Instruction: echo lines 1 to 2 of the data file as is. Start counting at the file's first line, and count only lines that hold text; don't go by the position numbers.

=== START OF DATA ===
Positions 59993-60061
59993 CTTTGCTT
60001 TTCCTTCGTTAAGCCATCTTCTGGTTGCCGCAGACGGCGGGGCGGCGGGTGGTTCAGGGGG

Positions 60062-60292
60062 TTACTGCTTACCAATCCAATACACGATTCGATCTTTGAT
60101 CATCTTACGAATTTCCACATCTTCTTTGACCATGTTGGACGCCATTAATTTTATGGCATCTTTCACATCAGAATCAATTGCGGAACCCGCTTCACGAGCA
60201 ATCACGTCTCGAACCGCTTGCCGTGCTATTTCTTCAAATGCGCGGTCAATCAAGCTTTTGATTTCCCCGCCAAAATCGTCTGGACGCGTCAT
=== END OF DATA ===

Positions 59993-60061
59993 CTTTGCTT